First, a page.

Wade Boggs delayed ending an extramarital affair with Margo Adams despite pressure from his agent and his own feelings of frustration, the Boston Red Sox star said in a sworn declaration he recently gave in Irvine.
"The feeling was totally different the last two years than the first two years," Boggs, 30, said in a deposition given May 16 as part of Margo Adams' lawsuit against him. "The only way I can describe it is like a volcano getting ready to erupt. Tones in her voice, conversations, arguments that we would have, these kinds of things just led me to believe that this was not a utopia situation."
That slow realization, Boggs said, culminated in a frantic few days in April 1988, in which he sought out Red Sox officials, teammates who had had affairs and eventually the FBI for guidance in ending his strained relationship with Adams.
Boggs' 555 pages of deposition statements, obtained by The Times, offer the most detailed account to date of his version of the affair with Adams, 33, of Costa Mesa.
In a pending lawsuit in Orange County Superior Court, Adams will seek to use his statements in an effort to collect a large sum that could be more than $100,000, money that she says Boggs promised her as compensation for accompanying him on team trips from 1984 to 1988. She claims that Boggs persuaded her to quit a job as a mortgage broker to make the trips.
Boggs, 30, has declined with few exceptions to talk about details of the affair publicly. Instead, he concentrated on baseball in the face of speculation that the controversy has affected the play of the five-time American League batting champion, who got off to a slow start this season. Howeever, Boggs, averaging .333, is now tied for third among American League hitters.
Boggs was required to discuss the case during the three deposition statements that he has given so far to Adams' attorney--two in Florida in February and one in Irvine last month.
In the deposition, Boggs acknowledged that he paid for the travel and accommodations of his "mistress" during their rendezvous, and offered to help Adams out of financial problems that she said the frequent travels caused her.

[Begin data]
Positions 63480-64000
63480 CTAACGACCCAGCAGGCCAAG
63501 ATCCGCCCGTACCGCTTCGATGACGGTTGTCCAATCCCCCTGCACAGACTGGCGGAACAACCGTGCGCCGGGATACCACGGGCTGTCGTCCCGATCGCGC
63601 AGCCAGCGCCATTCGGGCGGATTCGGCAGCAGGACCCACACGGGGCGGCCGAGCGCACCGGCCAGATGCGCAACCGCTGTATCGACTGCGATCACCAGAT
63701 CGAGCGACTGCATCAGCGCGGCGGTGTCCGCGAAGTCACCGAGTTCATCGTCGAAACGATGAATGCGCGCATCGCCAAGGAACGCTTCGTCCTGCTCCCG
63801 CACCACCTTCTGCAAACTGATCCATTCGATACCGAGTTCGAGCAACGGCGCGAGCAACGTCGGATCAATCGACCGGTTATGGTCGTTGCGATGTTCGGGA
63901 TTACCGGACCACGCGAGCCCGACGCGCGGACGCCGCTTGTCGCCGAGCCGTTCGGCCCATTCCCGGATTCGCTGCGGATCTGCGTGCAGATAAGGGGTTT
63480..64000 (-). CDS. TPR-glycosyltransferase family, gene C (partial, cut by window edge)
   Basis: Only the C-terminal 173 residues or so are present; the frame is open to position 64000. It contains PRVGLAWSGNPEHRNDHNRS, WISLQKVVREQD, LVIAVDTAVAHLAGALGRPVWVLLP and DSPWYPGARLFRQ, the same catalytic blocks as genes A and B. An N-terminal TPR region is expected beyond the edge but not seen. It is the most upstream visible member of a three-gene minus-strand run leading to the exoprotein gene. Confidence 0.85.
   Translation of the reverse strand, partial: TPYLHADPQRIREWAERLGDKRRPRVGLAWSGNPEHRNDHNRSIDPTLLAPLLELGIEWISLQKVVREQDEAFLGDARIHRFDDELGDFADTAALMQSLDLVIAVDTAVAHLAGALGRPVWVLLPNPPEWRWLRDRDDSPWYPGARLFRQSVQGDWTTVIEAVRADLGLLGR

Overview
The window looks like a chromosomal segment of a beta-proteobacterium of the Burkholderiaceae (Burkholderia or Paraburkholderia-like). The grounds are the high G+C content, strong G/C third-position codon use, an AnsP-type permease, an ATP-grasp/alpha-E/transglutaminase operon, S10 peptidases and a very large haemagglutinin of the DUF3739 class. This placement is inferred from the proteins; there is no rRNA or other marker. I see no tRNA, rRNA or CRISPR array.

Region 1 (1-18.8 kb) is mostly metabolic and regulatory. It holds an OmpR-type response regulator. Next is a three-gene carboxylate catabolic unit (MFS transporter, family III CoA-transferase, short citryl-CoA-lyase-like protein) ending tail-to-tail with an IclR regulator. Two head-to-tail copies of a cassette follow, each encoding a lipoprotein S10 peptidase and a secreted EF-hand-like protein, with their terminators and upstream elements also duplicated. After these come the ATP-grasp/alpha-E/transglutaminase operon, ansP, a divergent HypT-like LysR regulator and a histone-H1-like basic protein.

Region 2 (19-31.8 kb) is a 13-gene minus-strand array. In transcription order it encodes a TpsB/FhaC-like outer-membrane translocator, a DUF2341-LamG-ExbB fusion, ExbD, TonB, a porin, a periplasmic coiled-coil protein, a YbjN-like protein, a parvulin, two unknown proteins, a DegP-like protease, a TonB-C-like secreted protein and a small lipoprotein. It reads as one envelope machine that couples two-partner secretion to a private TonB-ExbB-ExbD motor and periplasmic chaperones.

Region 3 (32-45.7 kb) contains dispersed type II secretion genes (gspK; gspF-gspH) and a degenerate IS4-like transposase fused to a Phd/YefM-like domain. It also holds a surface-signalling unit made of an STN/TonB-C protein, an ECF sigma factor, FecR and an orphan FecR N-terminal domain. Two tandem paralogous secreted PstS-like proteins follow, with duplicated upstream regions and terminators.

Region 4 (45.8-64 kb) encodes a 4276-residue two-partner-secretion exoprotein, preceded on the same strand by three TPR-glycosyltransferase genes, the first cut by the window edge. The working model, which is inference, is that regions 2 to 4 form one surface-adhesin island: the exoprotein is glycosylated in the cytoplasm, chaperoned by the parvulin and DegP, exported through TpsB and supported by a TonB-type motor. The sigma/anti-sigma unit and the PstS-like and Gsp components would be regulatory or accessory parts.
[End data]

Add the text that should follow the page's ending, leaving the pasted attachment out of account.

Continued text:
He said that early in their affair, he encouraged Adams to quit her job and find one that would make it "easier to travel" with him.
But he adamantly denied Adams' assertion that, for the duration of their relationship, he paid her $2,000 a month in cash and also agreed to compensate her more fully later for lost income.
"I wouldn't stand for that," he said. "I felt that that's paying for her to be a mistress. I felt that reimbursing her on her plane flights and whatever expenses she incurred in the city that she was at was sufficient enough."
Struck by "an infatuation" with a woman he first spotted wearing a pink miniskirt in an Anaheim bar, Boggs said: "In the beginning . . . if I could have seen her every day of the year, it would have been great."
But Boggs said the passion gradually dimmed, and about halfway through the relationship, he began to think about ending it.
Boggs was concerned that his wife, Debbie, might discover the affair.
Debbie, married to Boggs since 1976, had learned about previous short-lived relationships with other women--including one in Ohio whom Boggs said he had gotten pregnant--but that his wife had never left him, he said.
But Boggs said he feared his wife would view the Adams relationship differently if she found out. "One-night stands are acceptable, but two-year affairs are not," he said in the deposition.
And so, even though the affair was common knowledge among many Red Sox players and team officials, Boggs said, he went to great lengths to conceal it from his wife.
Boggs said he was concerned that Adams might tell his wife and make good on her alleged threat that: "If you break up with me, I'm going to make your life living hell."